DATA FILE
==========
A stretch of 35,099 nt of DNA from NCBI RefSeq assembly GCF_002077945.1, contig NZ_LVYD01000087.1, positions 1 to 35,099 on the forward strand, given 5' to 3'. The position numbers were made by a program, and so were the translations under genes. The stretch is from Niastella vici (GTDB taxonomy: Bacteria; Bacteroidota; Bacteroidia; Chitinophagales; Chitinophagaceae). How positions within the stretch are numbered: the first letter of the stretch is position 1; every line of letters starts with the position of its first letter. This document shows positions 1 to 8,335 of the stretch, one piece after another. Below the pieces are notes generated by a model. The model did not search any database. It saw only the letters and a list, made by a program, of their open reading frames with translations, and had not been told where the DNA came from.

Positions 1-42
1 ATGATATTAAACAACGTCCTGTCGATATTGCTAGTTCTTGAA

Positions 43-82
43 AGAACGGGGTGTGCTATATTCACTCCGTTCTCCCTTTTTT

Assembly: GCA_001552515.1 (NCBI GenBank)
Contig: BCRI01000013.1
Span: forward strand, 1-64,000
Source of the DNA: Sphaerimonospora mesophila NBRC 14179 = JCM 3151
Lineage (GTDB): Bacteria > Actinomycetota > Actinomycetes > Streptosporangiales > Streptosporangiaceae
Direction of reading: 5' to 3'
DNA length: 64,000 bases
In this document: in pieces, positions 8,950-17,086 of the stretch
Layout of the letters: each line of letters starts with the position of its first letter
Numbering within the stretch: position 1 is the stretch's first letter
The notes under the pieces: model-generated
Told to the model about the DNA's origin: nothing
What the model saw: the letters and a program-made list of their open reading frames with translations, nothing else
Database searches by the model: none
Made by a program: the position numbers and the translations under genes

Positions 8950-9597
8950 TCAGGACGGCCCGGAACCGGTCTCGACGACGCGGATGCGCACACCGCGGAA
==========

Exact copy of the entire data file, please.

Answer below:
A stretch of 35,099 nt of DNA from NCBI RefSeq assembly GCF_002077945.1, contig NZ_LVYD01000087.1, positions 1 to 35,099 on the forward strand, given 5' to 3'. The position numbers were made by a program, and so were the translations under genes. The stretch is from Niastella vici (GTDB taxonomy: Bacteria; Bacteroidota; Bacteroidia; Chitinophagales; Chitinophagaceae). How positions within the stretch are numbered: the first letter of the stretch is position 1; every line of letters starts with the position of its first letter. This document shows positions 1 to 8,335 of the stretch, one piece after another. Below the pieces are notes generated by a model. The model did not search any database. It saw only the letters and a list, made by a program, of their open reading frames with translations, and had not been told where the DNA came from.

Positions 1-42
1 ATGATATTAAACAACGTCCTGTCGATATTGCTAGTTCTTGAA

Positions 43-82
43 AGAACGGGGTGTGCTATATTCACTCCGTTCTCCCTTTTTT

Assembly: GCA_001552515.1 (NCBI GenBank)
Contig: BCRI01000013.1
Span: forward strand, 1-64,000
Source of the DNA: Sphaerimonospora mesophila NBRC 14179 = JCM 3151
Lineage (GTDB): Bacteria > Actinomycetota > Actinomycetes > Streptosporangiales > Streptosporangiaceae
Direction of reading: 5' to 3'
DNA length: 64,000 bases
In this document: in pieces, positions 8,950-17,086 of the stretch
Layout of the letters: each line of letters starts with the position of its first letter
Numbering within the stretch: position 1 is the stretch's first letter
The notes under the pieces: model-generated
Told to the model about the DNA's origin: nothing
What the model saw: the letters and a program-made list of their open reading frames with translations, nothing else
Database searches by the model: none
Made by a program: the position numbers and the translations under genes

Positions 8950-9597
8950 TCAGGACGGCCCGGAACCGGTCTCGACGACGCGGATGCGCACACCGCGGAA